92nd American Meteorological Society Annual Meeting (January 22-26, 2012)

Wednesday, 25 January 2012
Alternate Estimates of CLIMATE Projections for Southeast USA
Hall E (New Orleans Convention Center )
James Obrien, Florida State University, Tallahassee, FL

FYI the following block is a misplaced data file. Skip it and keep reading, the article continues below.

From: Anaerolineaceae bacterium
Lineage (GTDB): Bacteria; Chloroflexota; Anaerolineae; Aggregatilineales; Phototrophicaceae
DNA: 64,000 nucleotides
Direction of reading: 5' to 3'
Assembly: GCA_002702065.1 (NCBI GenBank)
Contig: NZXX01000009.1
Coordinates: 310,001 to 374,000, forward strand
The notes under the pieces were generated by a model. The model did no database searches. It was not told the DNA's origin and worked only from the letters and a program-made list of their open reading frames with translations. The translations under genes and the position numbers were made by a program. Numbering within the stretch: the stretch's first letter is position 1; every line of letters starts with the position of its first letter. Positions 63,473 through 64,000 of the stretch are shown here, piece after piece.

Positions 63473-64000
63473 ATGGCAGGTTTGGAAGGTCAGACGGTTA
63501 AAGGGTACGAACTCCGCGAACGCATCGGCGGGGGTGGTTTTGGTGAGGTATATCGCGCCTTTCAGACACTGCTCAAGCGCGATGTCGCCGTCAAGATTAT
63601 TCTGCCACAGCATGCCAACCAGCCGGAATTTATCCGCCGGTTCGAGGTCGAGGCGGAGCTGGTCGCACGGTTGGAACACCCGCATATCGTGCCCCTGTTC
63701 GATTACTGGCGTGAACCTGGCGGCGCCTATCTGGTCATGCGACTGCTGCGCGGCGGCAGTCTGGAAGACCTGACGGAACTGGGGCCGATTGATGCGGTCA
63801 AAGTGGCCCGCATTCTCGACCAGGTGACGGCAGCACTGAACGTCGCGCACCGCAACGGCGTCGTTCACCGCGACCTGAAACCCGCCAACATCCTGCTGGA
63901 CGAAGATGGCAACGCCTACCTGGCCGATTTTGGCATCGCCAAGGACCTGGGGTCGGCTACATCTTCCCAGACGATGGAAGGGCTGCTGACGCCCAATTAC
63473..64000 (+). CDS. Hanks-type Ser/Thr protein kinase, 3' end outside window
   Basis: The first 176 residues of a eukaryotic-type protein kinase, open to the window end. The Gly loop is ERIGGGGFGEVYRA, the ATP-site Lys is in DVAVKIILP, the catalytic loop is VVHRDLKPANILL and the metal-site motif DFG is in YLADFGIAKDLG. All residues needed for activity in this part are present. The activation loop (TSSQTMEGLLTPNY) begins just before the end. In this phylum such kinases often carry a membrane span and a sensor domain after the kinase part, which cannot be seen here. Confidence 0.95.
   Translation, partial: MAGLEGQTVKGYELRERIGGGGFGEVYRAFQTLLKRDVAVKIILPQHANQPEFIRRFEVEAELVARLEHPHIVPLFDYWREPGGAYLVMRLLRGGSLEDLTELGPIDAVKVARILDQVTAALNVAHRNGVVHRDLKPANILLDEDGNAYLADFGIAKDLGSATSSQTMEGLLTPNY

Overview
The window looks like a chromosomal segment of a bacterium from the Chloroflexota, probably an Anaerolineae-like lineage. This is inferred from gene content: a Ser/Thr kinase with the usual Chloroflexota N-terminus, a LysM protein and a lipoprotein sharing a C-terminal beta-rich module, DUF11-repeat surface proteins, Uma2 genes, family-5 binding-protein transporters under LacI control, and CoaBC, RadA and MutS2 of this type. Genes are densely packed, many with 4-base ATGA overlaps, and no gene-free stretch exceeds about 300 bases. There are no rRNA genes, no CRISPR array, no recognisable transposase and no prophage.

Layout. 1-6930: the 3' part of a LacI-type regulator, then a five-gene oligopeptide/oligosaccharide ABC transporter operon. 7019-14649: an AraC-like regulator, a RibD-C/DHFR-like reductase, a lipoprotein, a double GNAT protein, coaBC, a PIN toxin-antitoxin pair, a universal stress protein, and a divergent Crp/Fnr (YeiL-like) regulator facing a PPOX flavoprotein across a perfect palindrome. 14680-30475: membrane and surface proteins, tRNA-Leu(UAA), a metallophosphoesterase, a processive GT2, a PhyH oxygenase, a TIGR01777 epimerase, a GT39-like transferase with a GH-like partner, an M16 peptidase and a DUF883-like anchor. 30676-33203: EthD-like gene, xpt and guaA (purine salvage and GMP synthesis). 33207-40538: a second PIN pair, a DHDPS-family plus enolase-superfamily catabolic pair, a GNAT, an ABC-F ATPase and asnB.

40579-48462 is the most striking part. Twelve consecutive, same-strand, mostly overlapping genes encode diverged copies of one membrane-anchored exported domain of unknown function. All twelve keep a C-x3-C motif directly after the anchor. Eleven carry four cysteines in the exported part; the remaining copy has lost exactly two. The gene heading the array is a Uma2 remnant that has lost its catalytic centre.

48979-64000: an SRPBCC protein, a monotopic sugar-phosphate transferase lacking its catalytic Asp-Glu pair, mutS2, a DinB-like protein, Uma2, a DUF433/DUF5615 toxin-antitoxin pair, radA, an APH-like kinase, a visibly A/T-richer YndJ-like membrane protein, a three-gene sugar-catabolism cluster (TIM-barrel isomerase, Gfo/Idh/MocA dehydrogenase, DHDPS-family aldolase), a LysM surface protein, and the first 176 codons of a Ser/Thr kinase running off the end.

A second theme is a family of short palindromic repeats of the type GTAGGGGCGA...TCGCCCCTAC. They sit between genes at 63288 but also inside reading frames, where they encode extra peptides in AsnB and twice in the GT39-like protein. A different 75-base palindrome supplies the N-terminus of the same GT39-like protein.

. Many projections of future climate, especially those in the IPCC fourth assessment, are for changes in the next 100 years or and based upon the highly uncertain output of Global Climate Models. The disconnect is that stakeholders need climate information that is tailored to their planning horizon (20 to 30 years), without the biases and problems associated with the model output, and local or regional in scope. We propose that one source of climate information for climate change assessments can be gleaned from our historic climate record of surface observations. Rather than rely on downscaled global climate model output for future climate scenarios, we make use of observations from the historic climate record as an example of what may be possible under a changing climate. The advantages of using historic climate analogs as future scenarios are because they are a record of our actual climate in the past, these analogs preserve the known variability of our regional climate from year to year changes to those lasting several decades. The historic analogs are not approximations of physical processes or model representations of atmospheric circulation and pressure patterns. They are actual measurements of the way our climate system is known to behave and are physically consistent with all atmospheric physics on all scales. Thirdly, the observations are local, made daily at actual surface weather stations across the Southeast. Looking at the long-term temperature records of the Southeast U.S. provides a justification for using this approach. Average annual temperatures since 1895 show distinct decades of predominantly warmer temperatures (1920's through 1950's) and cooler temperatures (1960's through 1980's), The weather observations are parsed into three different 20-year analog scenarios. The first represents a “warm” scenario, when average temperatures across the Southeast were 1 to 3 degrees F. warmer than recent temperatures. This scenario represents a reasonable estimate of climatic conditions in the next 20-30 years if, in fact, the Southeast were to warm from the influence of anthropogenic climate change. The years chosen for the warm scenario are 1935-1954. The second represents a “cold” scenario, where temperatures were 1-3 degrees F colder than recent temperatures on average and the years chosen were 1958-1977. The cold scenario can be useful in framing the range of plausible climatic conditions possible in the next 20-30 years. The third scenario represents a “modern” climate from the years 1981-2000.

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